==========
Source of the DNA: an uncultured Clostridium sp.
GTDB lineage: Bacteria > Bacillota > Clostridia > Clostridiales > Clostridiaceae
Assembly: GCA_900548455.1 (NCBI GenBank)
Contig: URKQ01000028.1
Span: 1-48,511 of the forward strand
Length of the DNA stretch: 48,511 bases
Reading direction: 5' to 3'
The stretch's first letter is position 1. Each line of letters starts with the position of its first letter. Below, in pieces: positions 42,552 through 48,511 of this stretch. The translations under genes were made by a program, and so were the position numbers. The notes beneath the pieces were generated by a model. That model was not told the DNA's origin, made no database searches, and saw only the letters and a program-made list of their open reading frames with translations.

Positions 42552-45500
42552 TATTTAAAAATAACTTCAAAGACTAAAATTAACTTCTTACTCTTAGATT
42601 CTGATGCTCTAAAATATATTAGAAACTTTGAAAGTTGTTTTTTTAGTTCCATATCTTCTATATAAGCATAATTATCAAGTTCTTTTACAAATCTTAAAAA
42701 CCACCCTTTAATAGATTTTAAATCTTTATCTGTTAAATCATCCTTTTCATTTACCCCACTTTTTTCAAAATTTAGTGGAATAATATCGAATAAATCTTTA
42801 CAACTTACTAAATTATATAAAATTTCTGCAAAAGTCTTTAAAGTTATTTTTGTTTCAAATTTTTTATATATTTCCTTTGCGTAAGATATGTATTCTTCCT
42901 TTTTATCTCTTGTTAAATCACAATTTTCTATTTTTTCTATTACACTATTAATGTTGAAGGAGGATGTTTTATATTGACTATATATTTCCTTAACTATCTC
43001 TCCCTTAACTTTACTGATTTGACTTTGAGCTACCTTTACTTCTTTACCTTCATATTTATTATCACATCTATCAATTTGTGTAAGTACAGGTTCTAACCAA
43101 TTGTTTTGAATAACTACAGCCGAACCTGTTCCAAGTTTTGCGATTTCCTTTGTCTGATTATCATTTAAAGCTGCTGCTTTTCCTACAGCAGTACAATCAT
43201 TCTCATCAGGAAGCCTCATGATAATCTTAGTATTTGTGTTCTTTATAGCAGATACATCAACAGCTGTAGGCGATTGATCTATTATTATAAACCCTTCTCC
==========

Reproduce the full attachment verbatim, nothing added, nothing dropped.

Source of the DNA: an uncultured Clostridium sp.
GTDB lineage: Bacteria > Bacillota > Clostridia > Clostridiales > Clostridiaceae
Assembly: GCA_900548455.1 (NCBI GenBank)
Contig: URKQ01000028.1
Span: 1-48,511 of the forward strand
Length of the DNA stretch: 48,511 bases
Reading direction: 5' to 3'
The stretch's first letter is position 1. Each line of letters starts with the position of its first letter. Below, in pieces: positions 42,552 through 48,511 of this stretch. The translations under genes were made by a program, and so were the position numbers. The notes beneath the pieces were generated by a model. That model was not told the DNA's origin, made no database searches, and saw only the letters and a program-made list of their open reading frames with translations.

Positions 42552-45500
42552 TATTTAAAAATAACTTCAAAGACTAAAATTAACTTCTTACTCTTAGATT
42601 CTGATGCTCTAAAATATATTAGAAACTTTGAAAGTTGTTTTTTTAGTTCCATATCTTCTATATAAGCATAATTATCAAGTTCTTTTACAAATCTTAAAAA
42701 CCACCCTTTAATAGATTTTAAATCTTTATCTGTTAAATCATCCTTTTCATTTACCCCACTTTTTTCAAAATTTAGTGGAATAATATCGAATAAATCTTTA
42801 CAACTTACTAAATTATATAAAATTTCTGCAAAAGTCTTTAAAGTTATTTTTGTTTCAAATTTTTTATATATTTCCTTTGCGTAAGATATGTATTCTTCCT
42901 TTTTATCTCTTGTTAAATCACAATTTTCTATTTTTTCTATTACACTATTAATGTTGAAGGAGGATGTTTTATATTGACTATATATTTCCTTAACTATCTC
43001 TCCCTTAACTTTACTGATTTGACTTTGAGCTACCTTTACTTCTTTACCTTCATATTTATTATCACATCTATCAATTTGTGTAAGTACAGGTTCTAACCAA
43101 TTGTTTTGAATAACTACAGCCGAACCTGTTCCAAGTTTTGCGATTTCCTTTGTCTGATTATCATTTAAAGCTGCTGCTTTTCCTACAGCAGTACAATCAT
43201 TCTCATCAGGAAGCCTCATGATAATCTTAGTATTTGTGTTCTTTATAGCAGATACATCAACAGCTGTAGGCGATTGATCTATTATTATAAACCCTTCTCC